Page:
What are direction cosines of a vector

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In vector calculus, the Direction cosine of a vector of Euclidean space \ ({\ displaystyle \ mathbb {R} ^ {3}} \) the cosine values ​​of its direction angles, i.e. the angle between the vector and the three standard basis vectors \ ({\ displaystyle {\ vec {e}} _ {1}} \), \ ({\ displaystyle {\ vec {e}} _ {2}} \), \ ({\ displaystyle {\ vec {e}} _ {3}} \).[1][2]

properties


For the vector \ ({\ displaystyle {\ vec {v}} = {\ begin {pmatrix} v_ {1} \ v_ {2} \ v_ {3} \ end {pmatrix}}} \) are the direction cosines

\ ({\ displaystyle \ cos \ alpha _ {1} = {\ frac {{\ vec {v}} \ cdot {\ vec {e}} _ {1}} {| {\ vec {v}} | \ , | {\ vec {e}} _ {1} |}} = {\ frac {v_ {1}} {| {\ vec {v}} |}} = {\ frac {v_ {1}} {\ sqrt {v_ {1} ^ {2} + v_ {2} ^ {2} + v_ {3} ^ {2}}}}} \),
\ ({\ displaystyle \ cos \ alpha _ {2} = {\ frac {{\ vec {v}} \ cdot {\ vec {e}} _ {2}} {| {\ vec {v}} | \ , | {\ vec {e}} _ {2} |}} = {\ frac {v_ {2}} {| {\ vec {v}} |}} = {\ frac {v_ {2}} {\ sqrt {v_ {1} ^ {2} + v_ {2} ^ {2} + v_ {3} ^ {2}}}}} \),
\ ({\ displaystyle \ cos \ alpha _ {3} = {\ frac {{\ vec {v}} \ cdot {\ vec {e}} _ {3}} {| {\ vec {v}} | \ , | {\ vec {e}} _ {3} |}} = {\ frac {v_ {3}} {| {\ vec {v}} |}} = {\ frac {v_ {3}} {\ sqrt {v_ {1} ^ {2} + v_ {2} ^ {2} + v_ {3} ^ {2}}}}} \),

as can also be read from the colored triangles in the adjacent figure. Conversely, \ ({\ displaystyle {\ vec {v}}} \) can be expressed by its absolute value and the direction cosines,

\ ({\ displaystyle {\ vec {v}} = | {\ vec {v}} | {\ begin {pmatrix} \ cos \ alpha _ {1} \ cos \ alpha _ {2} \ cos \ alpha _ {3} \ end {pmatrix}}} \).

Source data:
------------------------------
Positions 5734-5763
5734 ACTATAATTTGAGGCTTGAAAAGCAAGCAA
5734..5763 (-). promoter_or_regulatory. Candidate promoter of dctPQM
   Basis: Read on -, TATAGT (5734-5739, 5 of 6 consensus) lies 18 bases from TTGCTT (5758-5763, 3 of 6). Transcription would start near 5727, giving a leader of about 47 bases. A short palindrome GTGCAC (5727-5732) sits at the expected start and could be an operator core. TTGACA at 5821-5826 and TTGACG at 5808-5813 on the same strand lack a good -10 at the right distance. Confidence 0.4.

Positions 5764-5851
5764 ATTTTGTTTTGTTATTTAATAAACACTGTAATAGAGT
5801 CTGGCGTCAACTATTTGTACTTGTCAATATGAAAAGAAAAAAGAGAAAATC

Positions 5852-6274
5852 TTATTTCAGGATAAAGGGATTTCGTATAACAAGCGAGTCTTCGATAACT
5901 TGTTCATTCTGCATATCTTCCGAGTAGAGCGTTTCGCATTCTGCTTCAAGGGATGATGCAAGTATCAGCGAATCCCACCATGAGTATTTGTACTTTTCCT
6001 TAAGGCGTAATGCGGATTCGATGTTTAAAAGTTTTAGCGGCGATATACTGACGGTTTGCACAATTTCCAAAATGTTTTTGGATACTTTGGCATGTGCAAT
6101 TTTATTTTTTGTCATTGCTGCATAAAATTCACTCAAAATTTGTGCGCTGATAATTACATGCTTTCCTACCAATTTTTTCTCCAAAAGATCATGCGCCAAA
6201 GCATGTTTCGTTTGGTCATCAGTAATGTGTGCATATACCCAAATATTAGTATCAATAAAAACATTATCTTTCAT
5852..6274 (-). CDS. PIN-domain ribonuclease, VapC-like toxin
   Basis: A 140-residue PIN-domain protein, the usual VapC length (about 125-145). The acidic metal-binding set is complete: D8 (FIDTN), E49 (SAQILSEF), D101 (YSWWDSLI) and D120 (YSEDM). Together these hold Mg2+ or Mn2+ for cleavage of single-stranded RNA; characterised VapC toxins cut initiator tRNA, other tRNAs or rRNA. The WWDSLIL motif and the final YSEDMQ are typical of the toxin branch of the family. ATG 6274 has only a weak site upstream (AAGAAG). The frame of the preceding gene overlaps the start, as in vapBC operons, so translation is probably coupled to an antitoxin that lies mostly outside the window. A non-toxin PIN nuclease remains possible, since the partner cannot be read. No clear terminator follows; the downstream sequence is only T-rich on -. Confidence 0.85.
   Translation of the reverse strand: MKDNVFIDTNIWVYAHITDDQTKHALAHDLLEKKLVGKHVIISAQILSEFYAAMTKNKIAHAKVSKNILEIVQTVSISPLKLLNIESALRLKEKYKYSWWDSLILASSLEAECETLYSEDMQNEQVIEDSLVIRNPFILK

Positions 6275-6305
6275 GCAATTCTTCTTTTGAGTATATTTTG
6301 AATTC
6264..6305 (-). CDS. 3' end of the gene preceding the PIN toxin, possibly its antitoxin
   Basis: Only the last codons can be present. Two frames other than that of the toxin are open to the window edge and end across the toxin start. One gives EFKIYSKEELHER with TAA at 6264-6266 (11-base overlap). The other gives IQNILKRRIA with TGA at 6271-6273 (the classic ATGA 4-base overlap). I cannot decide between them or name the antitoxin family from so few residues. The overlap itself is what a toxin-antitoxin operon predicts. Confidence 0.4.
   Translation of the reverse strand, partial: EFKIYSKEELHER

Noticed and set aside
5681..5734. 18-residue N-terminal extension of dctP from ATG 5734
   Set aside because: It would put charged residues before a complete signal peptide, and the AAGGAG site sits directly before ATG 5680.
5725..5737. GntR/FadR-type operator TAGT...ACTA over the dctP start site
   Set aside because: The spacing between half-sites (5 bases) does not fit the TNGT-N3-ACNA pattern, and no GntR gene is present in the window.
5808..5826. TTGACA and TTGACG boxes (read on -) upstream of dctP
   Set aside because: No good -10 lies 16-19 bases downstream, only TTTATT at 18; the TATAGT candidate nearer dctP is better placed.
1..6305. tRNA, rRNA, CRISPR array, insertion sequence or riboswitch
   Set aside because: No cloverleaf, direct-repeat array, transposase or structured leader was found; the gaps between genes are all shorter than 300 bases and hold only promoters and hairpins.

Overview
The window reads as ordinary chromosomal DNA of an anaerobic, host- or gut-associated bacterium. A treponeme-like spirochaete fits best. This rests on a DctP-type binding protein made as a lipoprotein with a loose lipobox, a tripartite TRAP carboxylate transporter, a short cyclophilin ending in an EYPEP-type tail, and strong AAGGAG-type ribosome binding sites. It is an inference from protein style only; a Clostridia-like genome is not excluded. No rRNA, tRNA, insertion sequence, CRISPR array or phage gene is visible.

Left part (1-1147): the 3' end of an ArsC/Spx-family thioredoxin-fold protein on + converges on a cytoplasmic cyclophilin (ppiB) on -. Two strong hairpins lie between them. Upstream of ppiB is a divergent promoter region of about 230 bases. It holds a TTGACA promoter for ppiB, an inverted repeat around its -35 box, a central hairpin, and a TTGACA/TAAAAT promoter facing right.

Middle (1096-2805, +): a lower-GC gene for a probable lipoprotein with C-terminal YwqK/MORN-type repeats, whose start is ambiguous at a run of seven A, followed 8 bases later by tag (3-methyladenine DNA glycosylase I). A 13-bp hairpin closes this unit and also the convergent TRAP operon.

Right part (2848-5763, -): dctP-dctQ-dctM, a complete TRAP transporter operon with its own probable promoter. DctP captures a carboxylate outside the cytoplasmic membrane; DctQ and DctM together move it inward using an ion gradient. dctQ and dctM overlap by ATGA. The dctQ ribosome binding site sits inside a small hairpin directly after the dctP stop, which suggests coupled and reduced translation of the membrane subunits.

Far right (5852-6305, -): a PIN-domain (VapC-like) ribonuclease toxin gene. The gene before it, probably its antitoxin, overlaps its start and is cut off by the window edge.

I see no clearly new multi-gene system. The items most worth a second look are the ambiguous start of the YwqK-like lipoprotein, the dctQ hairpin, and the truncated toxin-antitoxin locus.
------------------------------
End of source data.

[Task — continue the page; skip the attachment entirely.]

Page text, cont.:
If this is divided by \ ({\ displaystyle | {\ vec {v}} |} \), it turns out that the direction cosine is precisely the components of the unit vector \ ({\ displaystyle {\ vec {e}} _ {v} } \) are in the direction of \ ({\ displaystyle {\ vec {v}}} \),

\ ({\ displaystyle {\ vec {e}} _ {v} = {\ frac {\ vec {v}} {| {\ vec {v}} |}} = {\ begin {pmatrix} \ cos \ alpha _ {1} \ cos \ alpha _ {2} \ cos \ alpha _ {3} \ end {pmatrix}}} \).

Because of \ ({\ displaystyle | {\ vec {e}} _ {v} | = 1} \)

\ ({\ displaystyle \ cos ^ {2} \ alpha _ {1} + \ cos ^ {2} \ alpha _ {2} + \ cos ^ {2} \ alpha _ {3} = 1} \).

Since the direction angles are limited to the range between \ ({\ displaystyle 0} \) and \ ({\ displaystyle \ pi} \) and the cosine is reversible in this interval, the three direction angles are given with the direction cosines.

Individual evidence


  1. ↑ Gert Böhme: Introduction to higher mathematics (= Mathematics lectures for engineering schools. Volume 2). Springer, 1964, pp. 103-105 (restricted preview in Google Book Search).
  2. ↑ Eric W. Weisstein: Direction cosine. In: MathWorld (English).









Categories:Analytical geometry




Status of information: 11/24/2020 1:12:42 AM CET

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